Three controversial bills before Samoa's parliament may finally be receiving the public consultation required to proceed to a third reading.
However, the government was still being accused of remaining secretive on any progress.
The Constitution Amendment Bill, the Land and Titles Bill and the Judicature Bill have been decried by the legal community as rushed, poorly drafted and ill-considered.
The Samoa Law Society said the suite of bills would remove people's ability to uphold their Constitutional rights at the Lands and Titles Court, where customary land and chiefly title disputes are heard.
The Society President Leiataualesa Komisi Koria said they made a Parliamentary Select Committee submission on 4 May recommending the bills be removed from the (parliamentary) order paper.
"By the end of that three-and-a-half hours we weren't able to cover all the concerns and issues that we had raised so it was suggested to us that we adjourn and we'd be invited back for a second hearing."
The invitation remained outstanding.
But that day, the Select Committee agreed to take the bills out for village-wide consultation, a mandatory step in the Constitutional reform Leiataualesa said should have happened earlier.
However progress was a mystery.
"We've been liaising with the office of the Legislative Assembly to try to find out exactly what the process will be for the Select Committee's work but we've found that the process has been quite secretive, if I can use that word."
He said it's unclear what stage the hearings or village consultations were at.
Leiataualesa said it's also not normal for the committee to run the consultations as it's made up mostly of government members and the process must be apolitical.
"We would be open to participating just to ensure that the messaging and the information that's provided to different villages is fair and open and provides a balanced illustration of what these bills mean."
Leiataualesa said there was a lot of concern at the lack of public consultation and there was a desire to slow the whole process down.
He said various village fono, or councils, were taking the initiative and discussing the matter themselves.
Meanwhile, a prominent Samoan historian and former Lands and Titles Court judge said the proposed reforms would not solve problems with the way traditional disputes were handled.
Meleisea Leasiolagi Dr Malama Meleisea said a review was needed of the 1800's era framework that Lands and Titles Court judges operated under.
"Now, I contend that Samoan customs and traditions a hundred years ago have changed a lot and a lot of Samoans both in Samoa and overseas are having lots of problems with the way the court is handling a lot of these issues."
Meleisea said the principals of the court system were established at a time when the Samoan population of around 40,000 resided in villages.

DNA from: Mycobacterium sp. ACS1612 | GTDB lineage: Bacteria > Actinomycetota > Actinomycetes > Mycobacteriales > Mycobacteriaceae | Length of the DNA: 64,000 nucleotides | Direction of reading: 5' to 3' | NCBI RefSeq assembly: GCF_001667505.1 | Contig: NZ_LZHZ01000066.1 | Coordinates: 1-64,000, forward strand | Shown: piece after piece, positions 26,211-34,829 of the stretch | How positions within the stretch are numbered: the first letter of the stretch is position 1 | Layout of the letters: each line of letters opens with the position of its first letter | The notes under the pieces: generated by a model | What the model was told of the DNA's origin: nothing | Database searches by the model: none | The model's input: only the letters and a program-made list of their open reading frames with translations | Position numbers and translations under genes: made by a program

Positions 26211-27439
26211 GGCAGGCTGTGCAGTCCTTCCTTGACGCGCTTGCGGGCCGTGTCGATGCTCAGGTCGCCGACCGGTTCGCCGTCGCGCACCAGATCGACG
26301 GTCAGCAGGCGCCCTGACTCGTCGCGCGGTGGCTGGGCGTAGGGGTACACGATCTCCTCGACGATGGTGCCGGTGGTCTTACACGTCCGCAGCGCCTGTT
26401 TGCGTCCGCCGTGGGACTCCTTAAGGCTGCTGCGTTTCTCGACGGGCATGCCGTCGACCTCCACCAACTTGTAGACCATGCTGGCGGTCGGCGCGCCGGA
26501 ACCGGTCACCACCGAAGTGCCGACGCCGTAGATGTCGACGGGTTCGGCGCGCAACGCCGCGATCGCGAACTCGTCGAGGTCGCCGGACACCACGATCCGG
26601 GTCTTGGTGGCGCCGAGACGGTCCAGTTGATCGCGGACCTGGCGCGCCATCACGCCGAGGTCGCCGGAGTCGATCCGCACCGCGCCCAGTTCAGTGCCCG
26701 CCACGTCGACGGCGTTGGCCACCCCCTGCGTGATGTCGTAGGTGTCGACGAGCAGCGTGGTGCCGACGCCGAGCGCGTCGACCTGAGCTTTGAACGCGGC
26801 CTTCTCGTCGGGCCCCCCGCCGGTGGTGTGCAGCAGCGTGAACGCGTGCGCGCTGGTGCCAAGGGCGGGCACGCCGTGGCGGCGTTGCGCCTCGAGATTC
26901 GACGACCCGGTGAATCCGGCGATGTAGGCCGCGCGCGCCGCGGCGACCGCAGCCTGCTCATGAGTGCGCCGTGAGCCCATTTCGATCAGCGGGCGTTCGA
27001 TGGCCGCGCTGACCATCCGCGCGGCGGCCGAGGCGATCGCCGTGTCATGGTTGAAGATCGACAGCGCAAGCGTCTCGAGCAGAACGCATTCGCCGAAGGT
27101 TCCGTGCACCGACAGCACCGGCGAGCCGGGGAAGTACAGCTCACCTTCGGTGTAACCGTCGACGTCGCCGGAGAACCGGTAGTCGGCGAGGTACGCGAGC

He said the bills don't consider half of today's Samoans, 250-thousand, now living overseas.
"But if they come out in the Lands and Titles Court with a principle saying 'this is what we're going to use in order to determine inheritance of titles and land boundaries to reflect the rights of the diaspora as well as the Samoans who are living at home' that would be a lot more realistic."
He contends that Samoa's culture and population has grown and evolved since then but guidelines the court follows have not.
The chair of the Samoan Advisory Council in New Zealand, the Reverend Tavita Filemoni, said he was saddened by the attitude of Samoa's prime minister to those living overseas.
"The reason why we came to New Zealand and overseas was to support our families back in Samoa and by doing that we are making a contribution to the economy of our country. And we are talking about millions of dollars here, not just one-hundreds of thousands."
Mr Filemoni said the aspirations of those living abroad were not being considered.
He said the community in Wellington joined others from around the world, including Samoa, in calling for the government to reconsider.
Cracks begin to show
Meanwhile, the Samoa Law Society president has welcomed the dissent starting to show in the ruling Human Rights Protection Party (HRPP).
Leiataualesa points to a spat between Prime Minister Tuila'epa Sa'ilele Malielegaoi and the Faleata MP Faumuina Wayne Fong.
Faumuina was reprimanded for views expressed about the controversial bills before parliament and told to resign.
The spat follows another between the PM and his deputy where Fiame Naomi Mata'afa was invited to resign for questioning an amendment to the Electoral Act.
Leiataualesa said the dissension is welcome.
"Because we'd really like to see individual MPs draw their own conclusions and form their own opinions about what these bills mean and whether they're good for the country," he said.
"It's quite concerning to see the recurrence of this sort of situation where any sort of questioning or concerns raised by individual MPs is being met with such a response from the leader of the government."
The bills are due back in parliament in June for their third reading, however, the final reading is likely to be in August at the earliest.